Brazil considers following US in rolling back climate protections

Brazil is considering measures that would roll back environmental protections and make it difficult to meet its Paris climate accord targets.

Brazil considers following US in rolling back climate protections

Brazil is considering measures that would roll back environmental protections and make it difficult to meet its Paris climate accord targets.

The move would see the country step back from its global leadership on climate change just as the United States is also retreating.

Congress has already passed two measures that will dramatically reduce the size of protected environmental reserves.

Lawmakers are also considering substantially relaxing environmental licensing rules for infrastructure, agricultural and industrial projects.

A proposal that would change how indigenous lands are designated, potentially reducing their size and protection, is also on the table.

This comes at a time when the Amazon and Atlantic rain forests are being cut at the fastest rate in nearly a decade, and the violent struggle for control of forested land is on the rise.

"Brazil is throwing aside the opportunity to be a leader on these questions," said Marcio Astrini, co-ordinator of public policy for Greenpeace in Brazil.

"It’s very hard for someone to manage to be worse than (US President Donald) Trump on the environment, but the Brazilian government is working very hard" to do that, he added.

Brazil was long seen as a global leader on environmental issues.

As the major steward of the Amazon rain forest, its policies have a tremendous effect on global rates of carbon emissions reduction.

In conjunction with Mr Trump’s recent decision to pull the US out of the Paris agreement, Brazil’s move away from environmental regulation could jeopardise global goals.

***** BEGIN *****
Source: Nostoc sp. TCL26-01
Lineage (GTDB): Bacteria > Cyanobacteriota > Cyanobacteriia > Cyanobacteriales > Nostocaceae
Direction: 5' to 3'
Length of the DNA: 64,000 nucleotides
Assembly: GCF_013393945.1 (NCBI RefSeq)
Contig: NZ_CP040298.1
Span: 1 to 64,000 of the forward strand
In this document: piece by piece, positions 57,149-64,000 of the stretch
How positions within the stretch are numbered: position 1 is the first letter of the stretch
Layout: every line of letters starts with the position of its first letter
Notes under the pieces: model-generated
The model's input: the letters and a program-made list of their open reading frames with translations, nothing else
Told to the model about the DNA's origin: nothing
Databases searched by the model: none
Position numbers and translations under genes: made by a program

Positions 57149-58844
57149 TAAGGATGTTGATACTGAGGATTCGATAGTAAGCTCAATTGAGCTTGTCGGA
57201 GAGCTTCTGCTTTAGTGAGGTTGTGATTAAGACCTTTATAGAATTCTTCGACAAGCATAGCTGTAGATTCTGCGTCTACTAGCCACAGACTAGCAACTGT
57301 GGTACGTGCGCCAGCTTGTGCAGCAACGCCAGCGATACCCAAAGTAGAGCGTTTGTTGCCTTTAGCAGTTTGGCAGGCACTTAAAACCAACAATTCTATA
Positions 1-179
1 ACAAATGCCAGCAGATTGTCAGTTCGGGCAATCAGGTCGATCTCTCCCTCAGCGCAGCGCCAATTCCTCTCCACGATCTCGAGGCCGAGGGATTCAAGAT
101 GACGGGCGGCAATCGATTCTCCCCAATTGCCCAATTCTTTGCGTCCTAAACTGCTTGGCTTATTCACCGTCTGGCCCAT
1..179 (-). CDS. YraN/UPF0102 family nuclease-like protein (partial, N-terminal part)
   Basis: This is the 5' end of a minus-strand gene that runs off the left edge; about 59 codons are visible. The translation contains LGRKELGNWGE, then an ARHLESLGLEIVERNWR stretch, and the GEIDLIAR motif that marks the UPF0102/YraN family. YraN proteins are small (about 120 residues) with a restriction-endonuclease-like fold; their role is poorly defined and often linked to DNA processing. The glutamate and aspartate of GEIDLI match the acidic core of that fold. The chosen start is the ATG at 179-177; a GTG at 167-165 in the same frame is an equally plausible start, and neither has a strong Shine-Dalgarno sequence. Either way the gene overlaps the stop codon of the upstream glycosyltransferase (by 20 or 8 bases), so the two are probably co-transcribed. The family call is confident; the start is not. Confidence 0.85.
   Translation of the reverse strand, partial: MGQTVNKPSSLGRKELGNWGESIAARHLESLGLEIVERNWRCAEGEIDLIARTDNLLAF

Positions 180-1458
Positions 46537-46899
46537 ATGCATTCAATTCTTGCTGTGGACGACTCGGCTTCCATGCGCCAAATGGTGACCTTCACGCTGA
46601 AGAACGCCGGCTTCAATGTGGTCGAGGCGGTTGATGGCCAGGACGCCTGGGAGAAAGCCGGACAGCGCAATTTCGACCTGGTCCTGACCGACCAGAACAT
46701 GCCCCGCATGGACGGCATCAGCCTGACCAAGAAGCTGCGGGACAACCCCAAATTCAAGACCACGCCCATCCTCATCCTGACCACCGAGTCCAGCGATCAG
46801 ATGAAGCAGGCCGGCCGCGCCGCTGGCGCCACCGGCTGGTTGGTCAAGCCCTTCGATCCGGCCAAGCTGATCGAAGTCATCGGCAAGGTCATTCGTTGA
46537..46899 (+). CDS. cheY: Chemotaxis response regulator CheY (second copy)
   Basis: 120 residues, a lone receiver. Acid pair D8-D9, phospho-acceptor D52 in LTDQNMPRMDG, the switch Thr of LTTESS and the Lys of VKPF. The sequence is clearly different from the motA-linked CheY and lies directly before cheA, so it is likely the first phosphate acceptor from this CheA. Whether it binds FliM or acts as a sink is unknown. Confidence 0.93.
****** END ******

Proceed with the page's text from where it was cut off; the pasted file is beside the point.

The moves come amid political turmoil in Latin America’s largest nation.

President Michel Temer is struggling to stay in office amid corruption allegations and threats of impeachment or removal by an electoral court.

Amid the turmoil, he is trying to pass unpopular reforms he says are essential to helping Brazil’s economy shrug off a two-year recession.

Mr Temer has agreed to back a series of measures promoted by Congress’ so-called "rural caucus" - a group of lawmakers representing the interests of rural landowners, including agribusiness and ranchers - in exchange for help passing his own agenda, and hopefully avoiding impeachment.

"This government is using the environmental agenda as currency," Mr Astrini said.

In April, a week-long protest outside Congress by indigenous groups who say Mr Temer is reducing protections on their lands and allowing land-grabs by farmers and ranchers illustrated the debate.

When police fired tear gas at the protesters, they responded with spears and arrows.

Last month, Congress passed two measures that convert around 1.4 million acres of protected land, the vast majority of it in the Amazon, into areas open to logging, mining and agricultural use.

An analysis by the Institute for Amazon Environmental Research estimates the drop in protections could result in the loss of nearly 700,000 acres (280,000 hectares) of forest by 2030 and lead to the release of 140 million tons of carbon dioxide.

Nilson Leitao, a federal lawmaker from the rural caucus, disputed that the measures would lead to deforestation and noted that the area was already one of the most protected in the world.

"The people who live there... they need a life, they need to produce," he said.

Milder versions of the measures - which partially offset the losses by designating newly protected areas - began as executive orders.

But the congressional amendments have made the measures unpalatable even to Mr Temer’s own environment minister, who has recommended the president veto them, saying they would impede efforts to combat deforestation and achieve the promises Brazil made in the Paris accord.

In that agreement, Brazil vowed to cut its greenhouse gas emissions primarily through slowing and reversing deforestation, which is rising again after years of progress.

Last year, deforestation of the Amazon jumped 29% over the previous year, according to the government’s satellite monitoring, in the highest rate since 2008.

In the Atlantic rain forest, deforestation was up 58% last year.

The president has until June 19 to sign or veto the measures.


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